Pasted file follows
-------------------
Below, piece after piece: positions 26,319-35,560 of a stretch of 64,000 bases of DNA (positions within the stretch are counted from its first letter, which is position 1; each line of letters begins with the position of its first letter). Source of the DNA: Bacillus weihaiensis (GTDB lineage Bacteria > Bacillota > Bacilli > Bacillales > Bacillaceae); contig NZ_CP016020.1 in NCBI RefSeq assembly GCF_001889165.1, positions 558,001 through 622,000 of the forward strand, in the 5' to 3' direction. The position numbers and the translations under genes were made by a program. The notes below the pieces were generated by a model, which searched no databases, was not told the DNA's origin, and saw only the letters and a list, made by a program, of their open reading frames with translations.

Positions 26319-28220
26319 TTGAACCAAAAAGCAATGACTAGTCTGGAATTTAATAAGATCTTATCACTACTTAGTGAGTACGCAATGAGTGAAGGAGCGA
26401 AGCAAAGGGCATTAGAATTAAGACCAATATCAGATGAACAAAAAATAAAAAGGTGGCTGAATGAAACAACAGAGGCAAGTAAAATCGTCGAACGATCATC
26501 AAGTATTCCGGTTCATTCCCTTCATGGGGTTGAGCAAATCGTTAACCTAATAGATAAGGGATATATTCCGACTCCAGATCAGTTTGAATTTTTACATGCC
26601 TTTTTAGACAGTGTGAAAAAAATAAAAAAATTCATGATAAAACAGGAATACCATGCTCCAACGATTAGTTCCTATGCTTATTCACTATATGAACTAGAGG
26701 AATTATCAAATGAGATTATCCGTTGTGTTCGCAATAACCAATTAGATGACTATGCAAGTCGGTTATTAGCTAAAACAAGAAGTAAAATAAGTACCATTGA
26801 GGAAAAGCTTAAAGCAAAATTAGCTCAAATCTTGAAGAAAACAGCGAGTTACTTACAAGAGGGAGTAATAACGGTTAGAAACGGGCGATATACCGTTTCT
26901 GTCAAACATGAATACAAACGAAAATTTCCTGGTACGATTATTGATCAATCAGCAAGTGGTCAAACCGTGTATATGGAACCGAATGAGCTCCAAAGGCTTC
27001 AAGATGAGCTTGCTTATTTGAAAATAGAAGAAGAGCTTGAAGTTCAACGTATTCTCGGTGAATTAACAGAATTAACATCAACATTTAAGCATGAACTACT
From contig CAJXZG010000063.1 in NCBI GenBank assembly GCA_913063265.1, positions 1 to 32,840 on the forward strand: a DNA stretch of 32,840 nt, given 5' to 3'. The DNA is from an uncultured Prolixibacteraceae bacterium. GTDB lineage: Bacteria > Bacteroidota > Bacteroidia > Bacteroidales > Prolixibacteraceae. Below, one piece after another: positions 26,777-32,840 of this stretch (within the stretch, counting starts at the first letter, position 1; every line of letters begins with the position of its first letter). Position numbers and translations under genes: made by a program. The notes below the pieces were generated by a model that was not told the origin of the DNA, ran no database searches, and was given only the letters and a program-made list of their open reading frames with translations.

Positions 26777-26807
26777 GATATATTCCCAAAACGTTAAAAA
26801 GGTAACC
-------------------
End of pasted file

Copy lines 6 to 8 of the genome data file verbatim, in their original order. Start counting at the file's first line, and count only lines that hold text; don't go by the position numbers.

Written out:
26601 TTTTTAGACAGTGTGAAAAAAATAAAAAAATTCATGATAAAACAGGAATACCATGCTCCAACGATTAGTTCCTATGCTTATTCACTATATGAACTAGAGG
26701 AATTATCAAATGAGATTATCCGTTGTGTTCGCAATAACCAATTAGATGACTATGCAAGTCGGTTATTAGCTAAAACAAGAAGTAAAATAAGTACCATTGA
26801 GGAAAAGCTTAAAGCAAAATTAGCTCAAATCTTGAAGAAAACAGCGAGTTACTTACAAGAGGGAGTAATAACGGTTAGAAACGGGCGATATACCGTTTCT